Have you ever been to a kite festival? For most people it seems, flying a kite is a childhood pass time that often becomes quickly replaced with sports, gadgets, or simply "growing out" of this simple activity. For others, it is what they live for. With an introduction from a friend, I met a group of the latter and hopped on a truck to the Kesennuma Kite Festival.
Officially this kite festival is known as the Kesennuma Tenbata Matsuri (気仙沼天旗祭り). The Japanese word for kite is tako, but the same word (different kanji character) means octopus. Perhaps to avoid a bunch of hungry people swarming their town, the locals use their dialect for the word which is a combination of heaven(天) + flag(旗). 2014 marked the 27th year of the festival, and also brought with it some significant changes. Before the festival was held at a smaller venue and it was always during February. Recent years of bad weather conditions which, occasionally included snowfall, prompted the proposed change to May at the former Kesennuma Koyo High School. The school was wiped out by the tsunami with only a skeleton of a building defying death until the end. It has a big open area for kite flying. The venue and time schedule may change in subsequent years, so do check the the city's tourism website for details.
About a thirty minute drive from Kesennuma Station, our kite enthusiast posse arrived. The dozen or so kite fliers I tagged along with seemed way too excited, and partly because there is also a kite competition. Kites are judged on things such as height, time flown, how graceful the flight is, etc. Kite clubs and spectators even came from far off Akita and Aomori to meet up with old friends and show off their spectacular kites. Get used to hearing references to how the wind is/isn't blowing, disagreements about its direction, and how the wind is not as good as five/seven/twelve/you-name-it years ago. The wind wasn't consistently strong enough to blow some of the larger handmade kites, but you can still enjoy them proudly displayed by the clubs in attendance. You are also allowed to free fly your own kite, or purchase one for sale there. A local tradition is to have a big party, usually at a hotel, where there is a kite auction and stories and jokes flow as free as the drinks. You will need to know a local to receive an invitation. There was little talk of the night before as everyone was fully engaged in the event.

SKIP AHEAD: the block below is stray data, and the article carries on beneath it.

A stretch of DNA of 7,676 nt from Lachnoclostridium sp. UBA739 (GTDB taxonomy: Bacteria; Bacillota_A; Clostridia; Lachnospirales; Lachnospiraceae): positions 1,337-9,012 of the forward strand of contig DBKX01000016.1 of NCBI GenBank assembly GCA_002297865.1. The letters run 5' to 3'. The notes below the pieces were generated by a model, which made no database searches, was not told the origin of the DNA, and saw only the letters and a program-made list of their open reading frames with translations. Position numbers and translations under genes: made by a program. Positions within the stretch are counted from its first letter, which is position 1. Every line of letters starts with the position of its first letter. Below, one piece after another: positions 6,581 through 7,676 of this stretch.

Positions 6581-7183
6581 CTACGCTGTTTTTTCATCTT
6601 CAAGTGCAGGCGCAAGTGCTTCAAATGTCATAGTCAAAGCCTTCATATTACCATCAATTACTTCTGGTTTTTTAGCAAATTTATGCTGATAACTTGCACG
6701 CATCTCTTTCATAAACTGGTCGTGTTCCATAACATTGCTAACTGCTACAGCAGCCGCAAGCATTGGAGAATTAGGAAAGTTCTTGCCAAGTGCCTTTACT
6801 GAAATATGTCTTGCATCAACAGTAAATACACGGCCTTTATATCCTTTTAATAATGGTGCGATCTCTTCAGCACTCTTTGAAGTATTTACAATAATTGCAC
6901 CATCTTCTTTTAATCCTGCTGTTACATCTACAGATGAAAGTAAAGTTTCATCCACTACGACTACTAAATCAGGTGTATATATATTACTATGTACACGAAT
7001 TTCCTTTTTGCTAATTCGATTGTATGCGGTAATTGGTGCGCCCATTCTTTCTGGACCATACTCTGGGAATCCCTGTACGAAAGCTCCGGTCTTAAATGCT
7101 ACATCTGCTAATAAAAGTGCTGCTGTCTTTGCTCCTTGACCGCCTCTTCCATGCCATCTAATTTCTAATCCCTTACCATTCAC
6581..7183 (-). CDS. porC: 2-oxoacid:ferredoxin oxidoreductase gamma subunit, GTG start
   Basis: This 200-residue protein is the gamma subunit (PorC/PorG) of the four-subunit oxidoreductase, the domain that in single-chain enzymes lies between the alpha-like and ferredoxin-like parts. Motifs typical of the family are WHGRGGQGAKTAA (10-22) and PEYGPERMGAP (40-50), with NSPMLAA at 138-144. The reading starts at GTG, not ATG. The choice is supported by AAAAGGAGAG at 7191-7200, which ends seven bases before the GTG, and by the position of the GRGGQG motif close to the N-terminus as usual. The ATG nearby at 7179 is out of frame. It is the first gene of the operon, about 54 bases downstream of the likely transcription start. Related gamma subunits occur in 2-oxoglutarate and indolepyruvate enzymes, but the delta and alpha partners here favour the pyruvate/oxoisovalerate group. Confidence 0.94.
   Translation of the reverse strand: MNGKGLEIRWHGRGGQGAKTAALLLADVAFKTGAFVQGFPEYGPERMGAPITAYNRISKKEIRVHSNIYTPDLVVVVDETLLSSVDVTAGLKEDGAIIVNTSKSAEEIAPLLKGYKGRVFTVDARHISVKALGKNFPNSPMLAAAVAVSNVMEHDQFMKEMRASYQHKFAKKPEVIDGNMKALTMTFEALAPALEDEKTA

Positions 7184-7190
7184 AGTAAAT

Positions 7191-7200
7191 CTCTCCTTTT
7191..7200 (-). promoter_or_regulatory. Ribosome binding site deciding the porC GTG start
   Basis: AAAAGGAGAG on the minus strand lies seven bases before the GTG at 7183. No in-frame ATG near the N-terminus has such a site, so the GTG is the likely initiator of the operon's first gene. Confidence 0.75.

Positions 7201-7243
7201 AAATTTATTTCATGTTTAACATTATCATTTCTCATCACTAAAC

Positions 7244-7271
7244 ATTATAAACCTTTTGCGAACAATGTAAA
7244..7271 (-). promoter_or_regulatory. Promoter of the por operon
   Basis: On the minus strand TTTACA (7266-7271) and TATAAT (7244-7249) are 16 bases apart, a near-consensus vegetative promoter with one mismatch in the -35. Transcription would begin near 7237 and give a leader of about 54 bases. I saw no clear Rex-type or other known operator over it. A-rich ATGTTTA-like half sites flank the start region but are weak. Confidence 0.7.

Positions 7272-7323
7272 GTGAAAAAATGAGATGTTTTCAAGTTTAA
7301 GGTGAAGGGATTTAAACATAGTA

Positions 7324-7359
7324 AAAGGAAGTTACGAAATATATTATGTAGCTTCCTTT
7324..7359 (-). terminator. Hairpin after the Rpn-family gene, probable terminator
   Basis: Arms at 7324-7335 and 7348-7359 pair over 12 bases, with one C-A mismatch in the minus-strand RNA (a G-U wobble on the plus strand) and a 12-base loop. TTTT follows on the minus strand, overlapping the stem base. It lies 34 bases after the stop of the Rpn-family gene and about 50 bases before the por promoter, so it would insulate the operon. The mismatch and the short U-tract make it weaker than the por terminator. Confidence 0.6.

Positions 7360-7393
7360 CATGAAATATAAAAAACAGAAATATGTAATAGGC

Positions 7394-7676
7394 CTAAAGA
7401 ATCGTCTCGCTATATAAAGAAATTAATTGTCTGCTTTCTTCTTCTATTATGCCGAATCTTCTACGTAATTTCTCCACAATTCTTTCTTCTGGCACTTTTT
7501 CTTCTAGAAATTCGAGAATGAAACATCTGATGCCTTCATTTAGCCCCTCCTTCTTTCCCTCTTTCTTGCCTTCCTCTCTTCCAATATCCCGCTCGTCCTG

Kites of all sizes and shapes took to the sky with a fair sea breeze and accompaniment of taiko drumming from a student group that visited all the way from Tokyo. Some kites, particularly the kites connected to a single string stretching nearly thirty meters, carried messages of hope written by citizens for the success of the ongoing recovery efforts. After several attempts, the group I tagged along with was able to launch the hi-no-de. Veterans of the event often recycle kites each year, giving some of the kites an almost legendary aura. The hi-no-de is a traditional design with a red dot, that was finally able to fly once again after three years of various challenges. It took four people tossing the six tatami rice mat sized kite in the air, and three people pulling a rope, to get the kite airborne. Seeing it with all the dozens of kites drifting in the sky was something magical that everyone should try to experience at least once.
The Kessenuma Kite Festival is is half competition, half art show with its color and creative kites.